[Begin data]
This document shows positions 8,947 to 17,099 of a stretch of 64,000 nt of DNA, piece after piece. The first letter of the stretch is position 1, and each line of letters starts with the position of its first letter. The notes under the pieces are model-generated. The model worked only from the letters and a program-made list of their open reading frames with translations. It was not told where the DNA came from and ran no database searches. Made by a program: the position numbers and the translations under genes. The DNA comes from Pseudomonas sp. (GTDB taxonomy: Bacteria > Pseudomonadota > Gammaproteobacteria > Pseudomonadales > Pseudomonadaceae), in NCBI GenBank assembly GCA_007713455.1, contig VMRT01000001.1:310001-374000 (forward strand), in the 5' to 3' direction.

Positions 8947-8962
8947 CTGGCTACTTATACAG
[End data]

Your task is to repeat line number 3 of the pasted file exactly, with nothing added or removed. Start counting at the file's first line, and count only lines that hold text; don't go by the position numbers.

8947 CTGGCTACTTATACAG